Tribe is a fully customizable, white-label community platform that caters to customer communities at the enterprise level. You can create private and public communities with Tribe, where members can ask questions, post content, comment, participate in polls, upload videos, and more.

Tribe also has a thorough API, embeddable widgets, Google Analytics compatibility, and integration with third-party apps to enhance the functionality of the community.

Tribe assists businesses in integrating a client forum or community feature into their current website. It gives you a place to start conversations, publish material, and provide value to your community members right on their phones. Therefore, Tribe would be a better option than Slack if you’re trying to create a community to share and monetize your content.

Though, unlike Mighty Networks or Disciple, Tribe lacks a course feature. So you might want to avoid Tribe if teaching is an aspect of your business. But for current business usage, Tribe is a good forum option.

Key Features

  • Activity Stream
  • Automated workflows 
  • API-based deployment and Webhooks
  • Customizable community
  • Custom domain
  • Community Management 
  • Customer Analytics 
  • Gamification
  • Embeddable widgets
  • Install and build original apps
  • Q&A tools
  • 20+ third-party integrations

Pros 

  • Basic features are free
  • Custom domains
  • Customizable themes
  • Engagement Reports
  • Google analytics integration for customer intelligence 
  • Interface supports 25+ languages
  • Native and custom mobile apps/ widgets
  • Optimized for customer communities
  • White-label branding.

Cons

  • Community features lack location or interest-based connectivity
  • Mobile apps are exclusive to premium plans
  • No built-in messaging capabilities
  • Online courses are unavailable

Pricing

Slack Community Alternatives

Tribe offers a 14-day Premium free trial that doesn’t require a credit card. The four Tribe subscription packages are as follows.

  • Basic Plan: This is a free plan that offers up to 100 members, unlimited page views, essential apps, and custom domains.
  • Plus Plan: The Plus plan charges $59/month and offers API access, Analytics, and Plus apps for up to 10,000 members.
  • Premium Plan: The Premium plan starts at $239/month and comes with Single Sign-On (SSO), fully white-labeled premium apps, moderation, and a dedicated customer success manager.
  • Enterprise Plan: The custom-priced Enterprise plan provides all features of the Premium plan, as well as custom apps, design, and VIP customer success management.

Tribe offers more affordable pricing for annual billing, charging $49 a month for the Plus and $199 a month for the Premium plan. With the free Basic plan, you can still get unlimited spaces, theme customizations, and custom domains. 

Comparison

Criteria Slack Circle.so Mighty Networks  Disciple Media Tribe
Pricing Starts with a Free Plan, charges $8/user monthly for Standard Plan Starts from $39/month Starts at $33/month Starts at $55/month Starts with a free Basic Plan 
Monetization  Paid communities, Stripe payment Paid memberships, Paywalls, subscriptions, upsells, coupons & discounts  Paid memberships, courses, events Paid memberships, Subscriptions, in-App purchases, paid app download, Apple/Google Pay, sponsorship /advertising, affiliates, store links Subscriptions, PayPal/Stripe payment, advertising, paid memberships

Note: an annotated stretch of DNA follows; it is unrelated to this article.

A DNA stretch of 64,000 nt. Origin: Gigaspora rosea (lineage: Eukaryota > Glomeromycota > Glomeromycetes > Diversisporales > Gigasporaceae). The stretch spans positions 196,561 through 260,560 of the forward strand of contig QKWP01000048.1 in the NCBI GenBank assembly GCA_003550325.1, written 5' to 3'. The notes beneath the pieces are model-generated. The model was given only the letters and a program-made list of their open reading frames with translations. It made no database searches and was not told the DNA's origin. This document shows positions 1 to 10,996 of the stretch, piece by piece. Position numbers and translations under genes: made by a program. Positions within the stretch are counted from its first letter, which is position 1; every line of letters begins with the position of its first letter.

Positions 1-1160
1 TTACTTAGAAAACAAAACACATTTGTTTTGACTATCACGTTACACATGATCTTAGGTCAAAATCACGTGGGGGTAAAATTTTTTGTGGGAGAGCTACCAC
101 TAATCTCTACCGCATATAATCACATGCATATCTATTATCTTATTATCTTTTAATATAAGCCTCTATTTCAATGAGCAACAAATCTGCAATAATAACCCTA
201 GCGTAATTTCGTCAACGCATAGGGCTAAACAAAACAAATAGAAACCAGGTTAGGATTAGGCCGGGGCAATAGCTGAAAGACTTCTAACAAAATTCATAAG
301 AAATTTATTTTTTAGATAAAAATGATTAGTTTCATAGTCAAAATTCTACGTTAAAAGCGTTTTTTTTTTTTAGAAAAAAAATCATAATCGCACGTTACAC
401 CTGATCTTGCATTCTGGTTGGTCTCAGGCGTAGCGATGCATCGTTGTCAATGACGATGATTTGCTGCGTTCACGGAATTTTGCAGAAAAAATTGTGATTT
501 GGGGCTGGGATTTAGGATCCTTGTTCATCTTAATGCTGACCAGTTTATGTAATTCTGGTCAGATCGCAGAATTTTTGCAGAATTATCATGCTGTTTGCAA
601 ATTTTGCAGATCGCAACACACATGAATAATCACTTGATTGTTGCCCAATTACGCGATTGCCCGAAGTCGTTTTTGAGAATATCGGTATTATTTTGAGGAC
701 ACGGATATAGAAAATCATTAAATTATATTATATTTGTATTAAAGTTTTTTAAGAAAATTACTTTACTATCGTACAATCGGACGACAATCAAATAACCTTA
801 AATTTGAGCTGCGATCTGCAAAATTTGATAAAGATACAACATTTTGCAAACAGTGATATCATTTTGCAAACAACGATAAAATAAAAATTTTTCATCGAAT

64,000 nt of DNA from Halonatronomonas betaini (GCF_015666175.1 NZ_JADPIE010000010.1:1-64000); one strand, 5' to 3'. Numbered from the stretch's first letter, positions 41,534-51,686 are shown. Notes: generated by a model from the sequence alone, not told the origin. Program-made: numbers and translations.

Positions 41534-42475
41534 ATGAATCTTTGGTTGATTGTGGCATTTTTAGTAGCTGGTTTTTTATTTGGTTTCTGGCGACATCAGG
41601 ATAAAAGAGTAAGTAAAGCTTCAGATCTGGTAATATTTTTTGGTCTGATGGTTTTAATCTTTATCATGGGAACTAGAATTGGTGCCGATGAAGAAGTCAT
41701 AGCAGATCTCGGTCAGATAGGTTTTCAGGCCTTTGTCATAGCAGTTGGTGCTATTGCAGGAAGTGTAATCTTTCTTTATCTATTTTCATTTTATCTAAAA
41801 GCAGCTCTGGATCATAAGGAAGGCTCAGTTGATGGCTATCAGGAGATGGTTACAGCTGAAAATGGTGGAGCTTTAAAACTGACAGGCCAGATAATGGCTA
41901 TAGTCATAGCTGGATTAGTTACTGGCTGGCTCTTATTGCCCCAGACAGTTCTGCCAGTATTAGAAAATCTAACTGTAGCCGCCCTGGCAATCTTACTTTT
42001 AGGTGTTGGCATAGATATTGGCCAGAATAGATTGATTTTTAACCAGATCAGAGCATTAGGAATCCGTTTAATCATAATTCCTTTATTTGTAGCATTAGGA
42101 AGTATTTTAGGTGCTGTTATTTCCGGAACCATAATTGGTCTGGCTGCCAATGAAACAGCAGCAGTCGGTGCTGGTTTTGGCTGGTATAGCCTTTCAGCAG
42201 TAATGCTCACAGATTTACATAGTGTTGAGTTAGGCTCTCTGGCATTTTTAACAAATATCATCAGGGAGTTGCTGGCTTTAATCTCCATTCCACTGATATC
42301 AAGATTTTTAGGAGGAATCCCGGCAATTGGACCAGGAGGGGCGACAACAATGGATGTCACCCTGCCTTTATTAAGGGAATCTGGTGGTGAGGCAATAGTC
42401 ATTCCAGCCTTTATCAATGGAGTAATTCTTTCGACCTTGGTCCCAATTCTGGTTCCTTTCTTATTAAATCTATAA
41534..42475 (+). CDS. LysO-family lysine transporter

Branding  No white-labeling  White-label  White-label White-label White-label
Custom Domain/

Website

Unavailable  Custom domains Available  Available  Available 
Members Limited  Limited  Unlimited  Limited  Limited 
Analytics  Unavailable  Member & Engagement Analytics  Detailed Member Analytics  Member & Engagement Analytics  Google analytics integration 
Native Mobile App Android, iOS  Web and iOS Web, iOS, Android Web, iOS, Android  Web, mobile app (only for premium plans)
Online Courses  Unavailable  Available  Available  Available  Unavailable 
Demo/

Trial

30-day free trial 14-day free trial Demo, 14-day free trial  7-day free trial 14-day free trial for Premium Plan

Final Thoughts 

The platforms we discussed all have their fair share of pros and cons. And though Slack is good for supporting a work community without too many bells and whistles, it does not fit all use cases. At the end of the day, which alternative platform you choose will come down to the kind of community you’re trying to build and how much you plan to spend on it.

If you want custom SSO, multiple monetization options, and most importantly, the chance to network with a community of creators— all while getting on-boarded onto the platform, Circle.so might be a good alternative to Slack. Though, Mighty Networks might be best if you especially aim to monetize an online community built around your offered courses. 

Again, if you want a mobile community with no-code native apps customized for your brand, Disciple would be worth trying. Lastly, Tribe would be a good way to dip your toes into community-building if you’re a beginner seeking free options.

Disclaimer: I may get some compensation from some of the links in this article, but only if you purchase a paid plan. Regardless, the tools I review are some of the best I have tested, and I support them personally. Head over to my privacy policy & affiliate disclosure to learn more.

P.S: If you want to be a part of my own online community, consider connecting with me on Twitter. I write about everything from growth marketing to startups and share my reviews of the latest software. And if you’re interested to learn more about actionable growth marketing, and seeing how real marketers are moving their business needles, check out my podcast (with 74 episodes already and more on the way!)